When one looks into those big brown horse eyes and she looks back, one can feel how she sees right thru your soul. That friendly and intelligent glimpse, her calm personality and her eager to teach us how to get along with horses, makes you feel special and fortunate.

The connection between Windflower and Alexandra is wonderful, almost spooky. Sometimes when Alexandra walks out to the barn, Windflower spots her and walks up from the pasture, comfortably leaving the small herd behind. As Alexandra picks up a halter and holds it in front of herself, Windflower sticks her own head into it, begging for a moment of fun and learning. If someone asked me 15 years ago how I would like to see our children grow up, I wouldn’t have imagined it could be like this.

The horses just loves fresh grass, they even try to rub it into their skin. If the grass keeps growing out here it might be difficult to find the horses in a month or so, at least if you look at the above picture.

After a long day out in the pasture, the horses always walks back up to their stable by themselves, round it up with a few straws of hay and a sip of cool fresh water. As the sun sets they soon fall asleep and dream nice dreams, of wild horses running free on open range. Early in the morning when we walk out to see them they still lie down inside the stable all three of them, yawning. Horses like to be free, but they also has a natural urge to live in coexistance with humans. Humans all have a long history together with horses, dogs, cats and more. I’m not sure who domesticated whom…

If you look at the picture below Windflower reveals she is just joking about the height of the grass 🙂

Thru the ages there has been different ways to relate to horses. The famous Monty Roberts describes in his book “Shy Boy” his fathers brutal ways of breaking horses. Monty himself represents the opposite, as a boy he befriended wild mustangs out on open range by imitating the horses own ways, the join-up-process as he calls it. The awesome Curt Pate brilliantly teaches the ways of ranch horsemanship and the importance of turning horses out to pasture, living horse life and letting the herd do the job, raising young braves.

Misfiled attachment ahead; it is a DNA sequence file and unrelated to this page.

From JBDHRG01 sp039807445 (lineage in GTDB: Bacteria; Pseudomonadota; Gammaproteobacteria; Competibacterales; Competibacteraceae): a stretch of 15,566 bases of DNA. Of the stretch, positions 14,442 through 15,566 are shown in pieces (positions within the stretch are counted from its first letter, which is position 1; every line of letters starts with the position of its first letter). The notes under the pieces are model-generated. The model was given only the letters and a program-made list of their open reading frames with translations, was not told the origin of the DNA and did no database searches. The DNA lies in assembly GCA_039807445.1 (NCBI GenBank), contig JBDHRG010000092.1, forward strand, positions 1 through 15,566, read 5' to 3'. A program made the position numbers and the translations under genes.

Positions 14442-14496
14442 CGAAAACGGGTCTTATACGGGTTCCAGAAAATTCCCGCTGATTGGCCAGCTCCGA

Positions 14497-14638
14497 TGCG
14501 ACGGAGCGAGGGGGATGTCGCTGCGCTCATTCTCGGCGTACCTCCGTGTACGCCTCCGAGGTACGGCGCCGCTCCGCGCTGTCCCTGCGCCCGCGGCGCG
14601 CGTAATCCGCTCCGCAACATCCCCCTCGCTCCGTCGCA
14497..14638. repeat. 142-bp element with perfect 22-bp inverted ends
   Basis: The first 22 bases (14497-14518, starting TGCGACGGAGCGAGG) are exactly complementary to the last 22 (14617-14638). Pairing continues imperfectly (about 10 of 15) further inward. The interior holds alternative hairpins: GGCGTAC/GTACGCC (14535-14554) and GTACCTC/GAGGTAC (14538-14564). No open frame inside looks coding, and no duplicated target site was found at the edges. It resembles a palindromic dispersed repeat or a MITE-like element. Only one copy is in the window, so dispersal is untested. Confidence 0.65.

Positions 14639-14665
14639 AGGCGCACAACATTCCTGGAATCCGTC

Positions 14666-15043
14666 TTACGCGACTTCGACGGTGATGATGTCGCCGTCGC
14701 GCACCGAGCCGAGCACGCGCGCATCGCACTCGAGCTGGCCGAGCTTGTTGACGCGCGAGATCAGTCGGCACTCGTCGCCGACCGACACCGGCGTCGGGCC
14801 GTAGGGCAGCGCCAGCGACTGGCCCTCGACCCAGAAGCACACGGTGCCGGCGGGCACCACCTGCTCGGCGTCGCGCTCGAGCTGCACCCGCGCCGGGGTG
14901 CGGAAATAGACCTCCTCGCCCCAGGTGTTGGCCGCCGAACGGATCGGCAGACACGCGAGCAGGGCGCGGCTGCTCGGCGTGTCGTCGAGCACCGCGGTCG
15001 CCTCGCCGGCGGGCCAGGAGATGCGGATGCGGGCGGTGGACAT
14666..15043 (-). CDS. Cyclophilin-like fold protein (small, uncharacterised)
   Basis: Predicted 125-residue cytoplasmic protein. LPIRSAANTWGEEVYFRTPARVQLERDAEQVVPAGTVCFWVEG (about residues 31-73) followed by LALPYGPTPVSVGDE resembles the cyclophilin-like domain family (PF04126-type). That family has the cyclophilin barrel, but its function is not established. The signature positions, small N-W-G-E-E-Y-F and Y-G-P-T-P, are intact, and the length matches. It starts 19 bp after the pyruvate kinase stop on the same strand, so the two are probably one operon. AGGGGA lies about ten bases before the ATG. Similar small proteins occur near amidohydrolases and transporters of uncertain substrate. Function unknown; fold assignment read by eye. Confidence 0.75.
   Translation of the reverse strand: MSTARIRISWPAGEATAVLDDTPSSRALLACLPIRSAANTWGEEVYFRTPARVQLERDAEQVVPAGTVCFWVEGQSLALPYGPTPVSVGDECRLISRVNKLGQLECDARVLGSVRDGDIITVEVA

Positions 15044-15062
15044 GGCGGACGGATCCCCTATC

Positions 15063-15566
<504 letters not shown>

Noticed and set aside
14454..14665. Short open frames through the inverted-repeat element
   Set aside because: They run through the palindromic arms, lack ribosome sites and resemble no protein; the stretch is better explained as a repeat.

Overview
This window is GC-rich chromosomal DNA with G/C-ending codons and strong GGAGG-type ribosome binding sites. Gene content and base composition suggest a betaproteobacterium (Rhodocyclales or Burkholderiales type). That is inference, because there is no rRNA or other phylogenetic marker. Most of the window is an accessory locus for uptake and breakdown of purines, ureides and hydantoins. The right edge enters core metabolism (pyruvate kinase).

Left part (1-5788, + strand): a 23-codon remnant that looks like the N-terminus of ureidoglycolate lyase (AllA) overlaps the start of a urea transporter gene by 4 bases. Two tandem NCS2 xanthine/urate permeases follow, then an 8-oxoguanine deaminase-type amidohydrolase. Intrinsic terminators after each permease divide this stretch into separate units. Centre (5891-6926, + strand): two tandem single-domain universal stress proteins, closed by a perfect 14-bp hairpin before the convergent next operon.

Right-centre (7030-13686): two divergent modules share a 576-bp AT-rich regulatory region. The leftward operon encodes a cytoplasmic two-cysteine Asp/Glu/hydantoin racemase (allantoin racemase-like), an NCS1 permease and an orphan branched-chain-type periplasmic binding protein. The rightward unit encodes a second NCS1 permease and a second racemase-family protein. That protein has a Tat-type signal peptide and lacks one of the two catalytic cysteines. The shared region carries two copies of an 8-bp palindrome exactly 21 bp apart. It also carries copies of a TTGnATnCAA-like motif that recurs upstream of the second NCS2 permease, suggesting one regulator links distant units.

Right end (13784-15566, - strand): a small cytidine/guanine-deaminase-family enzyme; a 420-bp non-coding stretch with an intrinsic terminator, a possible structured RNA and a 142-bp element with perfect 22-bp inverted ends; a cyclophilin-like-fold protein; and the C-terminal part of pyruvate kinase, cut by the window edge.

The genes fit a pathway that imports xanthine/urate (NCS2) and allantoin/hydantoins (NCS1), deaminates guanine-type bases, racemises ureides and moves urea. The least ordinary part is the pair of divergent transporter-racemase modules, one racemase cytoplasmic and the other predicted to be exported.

Ranchers prefer geldings for ranchwork as they are easy, mares are primarily for raising horse babies and so are stallions. Keeping horses for work on a ranch or for competition means you must find effective ways to prepare a horse for the job that he must learn, there’s no time for spending weeks in a round pen. The oldtime horse cultures actually had a similar lack of time, spending the day working for survival, but as they brought their favourite horse along 24-7 their souls grew together.

Keeping horses for no particular reason, other than the cher joy of it, or because some inner voice tells you that a human soul needs to be with horses, gives you more options as the time factor is taken out of the equation. Well, one still has to work for a living and be away from home for long hours, but one can use several months instead of days to get a horse ready. Giving both horse and human time to think and adapt, eventually it all comes natural and you realize there are no tricks or methods, just common horse sense. Something thats already there, embedded in our consciousness for thousands of years of coexistance.